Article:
Also, it is a well known WinNT ``feature'' that files created by a login that is a member of the Administrators group will be owned by the Administrators group. Depending on your umask, you may find that you can not write to files that you just created (because you are no longer the owner). When using the ntsec CYGWIN setting, this is not an issue because it ``corrects'' the ownership to what you would expect on a UNIX system.


CONFIGURE

The default options gathered by Configure with the assistance of hints/cygwin.sh will build a Perl that supports dynamic loading (which requires a shared libperl.dll).

This will run Configure and keep a record:

  ./Configure 2>&1 | tee log.configure

If you are willing to accept all the defaults add a -d option. However, several useful customizations are available.

Strip Binaries

It is possible to strip the EXEs and DLLs created by the build process. The resulting binaries will be significantly smaller. If you want the binaries to be stripped, you can either add a -s option when Configure prompts you,

  Any additional ld flags (NOT including libraries)? [none] -s
  Any special flags to pass to gcc to use dynamic linking? [none] -s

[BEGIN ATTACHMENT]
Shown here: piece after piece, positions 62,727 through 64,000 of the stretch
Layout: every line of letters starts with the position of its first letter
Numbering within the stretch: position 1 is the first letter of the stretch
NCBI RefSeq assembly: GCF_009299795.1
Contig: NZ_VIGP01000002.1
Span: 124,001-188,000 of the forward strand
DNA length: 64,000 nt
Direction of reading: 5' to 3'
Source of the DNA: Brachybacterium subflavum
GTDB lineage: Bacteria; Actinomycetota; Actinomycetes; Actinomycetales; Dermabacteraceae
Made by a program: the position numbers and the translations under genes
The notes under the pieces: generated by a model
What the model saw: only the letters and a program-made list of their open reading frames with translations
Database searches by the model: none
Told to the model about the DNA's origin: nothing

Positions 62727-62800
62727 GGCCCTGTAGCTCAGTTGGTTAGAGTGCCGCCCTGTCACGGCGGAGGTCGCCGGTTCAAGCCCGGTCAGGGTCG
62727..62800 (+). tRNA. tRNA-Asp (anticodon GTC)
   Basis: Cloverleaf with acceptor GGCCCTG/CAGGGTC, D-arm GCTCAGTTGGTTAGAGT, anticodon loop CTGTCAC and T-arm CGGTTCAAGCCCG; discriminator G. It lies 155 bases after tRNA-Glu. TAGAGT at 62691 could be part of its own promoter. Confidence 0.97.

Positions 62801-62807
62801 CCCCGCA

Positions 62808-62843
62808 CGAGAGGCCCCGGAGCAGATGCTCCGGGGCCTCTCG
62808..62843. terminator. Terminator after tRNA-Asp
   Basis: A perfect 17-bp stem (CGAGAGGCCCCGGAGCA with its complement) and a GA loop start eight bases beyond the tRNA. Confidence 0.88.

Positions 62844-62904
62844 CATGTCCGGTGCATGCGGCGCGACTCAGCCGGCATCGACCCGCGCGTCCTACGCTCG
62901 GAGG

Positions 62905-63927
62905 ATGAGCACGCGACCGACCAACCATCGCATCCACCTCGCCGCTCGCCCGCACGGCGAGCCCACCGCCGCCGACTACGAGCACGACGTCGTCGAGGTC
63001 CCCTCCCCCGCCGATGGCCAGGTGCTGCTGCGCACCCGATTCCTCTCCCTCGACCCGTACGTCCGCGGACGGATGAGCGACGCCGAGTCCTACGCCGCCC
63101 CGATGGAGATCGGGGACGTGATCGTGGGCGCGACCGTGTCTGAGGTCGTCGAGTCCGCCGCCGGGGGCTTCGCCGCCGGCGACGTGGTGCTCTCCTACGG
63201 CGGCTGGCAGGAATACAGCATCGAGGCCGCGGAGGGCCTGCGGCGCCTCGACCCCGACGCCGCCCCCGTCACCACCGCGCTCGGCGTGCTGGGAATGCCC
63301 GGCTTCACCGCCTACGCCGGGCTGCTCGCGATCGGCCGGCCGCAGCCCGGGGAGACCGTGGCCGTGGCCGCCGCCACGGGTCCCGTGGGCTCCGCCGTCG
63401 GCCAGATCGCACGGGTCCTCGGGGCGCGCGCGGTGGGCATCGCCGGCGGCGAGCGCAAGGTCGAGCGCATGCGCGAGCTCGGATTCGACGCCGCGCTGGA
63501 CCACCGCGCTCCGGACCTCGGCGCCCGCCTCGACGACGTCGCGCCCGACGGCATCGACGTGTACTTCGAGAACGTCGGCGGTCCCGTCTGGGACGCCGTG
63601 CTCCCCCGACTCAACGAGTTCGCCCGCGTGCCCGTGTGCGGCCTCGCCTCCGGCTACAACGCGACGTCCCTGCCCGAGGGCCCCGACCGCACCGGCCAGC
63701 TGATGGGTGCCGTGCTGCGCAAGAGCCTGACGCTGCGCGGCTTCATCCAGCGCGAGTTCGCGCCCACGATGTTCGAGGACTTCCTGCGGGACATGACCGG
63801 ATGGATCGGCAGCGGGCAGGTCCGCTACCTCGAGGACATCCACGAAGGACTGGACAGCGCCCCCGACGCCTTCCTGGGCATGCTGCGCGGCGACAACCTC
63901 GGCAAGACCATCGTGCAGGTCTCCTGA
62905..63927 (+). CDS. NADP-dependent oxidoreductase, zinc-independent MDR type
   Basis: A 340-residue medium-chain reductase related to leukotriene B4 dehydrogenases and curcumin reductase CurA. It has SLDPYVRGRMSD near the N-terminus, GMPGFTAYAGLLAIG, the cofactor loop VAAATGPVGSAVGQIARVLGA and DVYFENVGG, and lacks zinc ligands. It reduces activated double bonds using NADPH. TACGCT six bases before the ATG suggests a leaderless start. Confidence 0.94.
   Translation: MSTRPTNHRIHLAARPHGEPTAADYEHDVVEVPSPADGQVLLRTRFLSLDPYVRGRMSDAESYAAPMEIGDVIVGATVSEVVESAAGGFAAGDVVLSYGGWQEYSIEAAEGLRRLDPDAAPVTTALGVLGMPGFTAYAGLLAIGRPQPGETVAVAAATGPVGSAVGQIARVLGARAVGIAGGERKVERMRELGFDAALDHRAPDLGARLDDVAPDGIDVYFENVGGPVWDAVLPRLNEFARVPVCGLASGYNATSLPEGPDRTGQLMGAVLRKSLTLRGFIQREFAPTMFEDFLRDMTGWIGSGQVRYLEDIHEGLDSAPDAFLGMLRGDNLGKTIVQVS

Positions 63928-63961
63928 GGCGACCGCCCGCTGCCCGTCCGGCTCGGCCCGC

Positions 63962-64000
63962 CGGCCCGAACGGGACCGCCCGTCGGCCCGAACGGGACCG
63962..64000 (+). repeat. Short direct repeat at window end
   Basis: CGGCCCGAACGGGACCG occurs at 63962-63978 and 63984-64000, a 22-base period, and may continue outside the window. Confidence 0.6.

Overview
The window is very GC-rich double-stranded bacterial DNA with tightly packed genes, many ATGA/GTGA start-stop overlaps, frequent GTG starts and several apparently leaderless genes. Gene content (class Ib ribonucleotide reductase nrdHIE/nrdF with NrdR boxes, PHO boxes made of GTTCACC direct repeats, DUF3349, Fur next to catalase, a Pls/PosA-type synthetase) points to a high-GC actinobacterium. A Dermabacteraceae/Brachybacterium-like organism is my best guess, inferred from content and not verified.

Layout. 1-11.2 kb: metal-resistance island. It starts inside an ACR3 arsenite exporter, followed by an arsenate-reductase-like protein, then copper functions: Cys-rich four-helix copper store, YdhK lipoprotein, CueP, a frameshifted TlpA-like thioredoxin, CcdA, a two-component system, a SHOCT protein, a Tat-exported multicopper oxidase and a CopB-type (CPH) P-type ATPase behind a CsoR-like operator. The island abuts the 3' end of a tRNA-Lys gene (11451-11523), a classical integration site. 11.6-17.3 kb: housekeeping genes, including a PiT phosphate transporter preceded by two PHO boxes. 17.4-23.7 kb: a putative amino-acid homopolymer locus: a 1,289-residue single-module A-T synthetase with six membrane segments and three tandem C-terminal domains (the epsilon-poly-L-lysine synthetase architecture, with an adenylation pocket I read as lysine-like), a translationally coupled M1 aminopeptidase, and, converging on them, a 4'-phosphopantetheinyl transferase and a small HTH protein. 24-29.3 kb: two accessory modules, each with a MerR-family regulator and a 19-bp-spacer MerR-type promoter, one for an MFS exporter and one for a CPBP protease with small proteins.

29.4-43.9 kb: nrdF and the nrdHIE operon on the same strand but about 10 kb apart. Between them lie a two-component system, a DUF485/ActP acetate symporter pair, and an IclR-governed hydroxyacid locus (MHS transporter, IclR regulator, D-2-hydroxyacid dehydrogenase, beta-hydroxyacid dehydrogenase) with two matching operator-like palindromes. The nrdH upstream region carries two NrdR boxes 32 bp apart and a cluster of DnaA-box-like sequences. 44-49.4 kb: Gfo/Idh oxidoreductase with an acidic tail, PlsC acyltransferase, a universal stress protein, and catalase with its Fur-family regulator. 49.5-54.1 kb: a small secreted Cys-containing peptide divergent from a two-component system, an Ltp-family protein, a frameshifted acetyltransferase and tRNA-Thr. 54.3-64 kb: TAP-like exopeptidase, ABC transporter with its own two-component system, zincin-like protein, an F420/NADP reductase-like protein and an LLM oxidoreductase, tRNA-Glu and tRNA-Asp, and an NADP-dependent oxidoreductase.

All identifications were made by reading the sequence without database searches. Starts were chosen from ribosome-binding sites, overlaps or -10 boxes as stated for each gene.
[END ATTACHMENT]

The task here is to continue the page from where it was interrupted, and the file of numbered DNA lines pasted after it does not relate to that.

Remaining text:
Any special flags to pass to ld2 to create a dynamically loaded library?
  [none] -s

or you can edit hints/cygwin.sh and uncomment the relevant variables near the end of the file.

Optional Libraries

Several Perl functions and modules depend on the existence of some optional libraries. Configure will find them if they are installed in one of the directories listed as being used for library searches. Pre-built packages for most of these are available at http://cygutils.netpedia.net/.

Configure-time Options

The INSTALL document describes several Configure-time options. Some of these will work with Cygwin, others are not yet possible. Also, some of these are experimental. You can either select an option when Configure prompts you or you can define (undefine) symbols on the command line.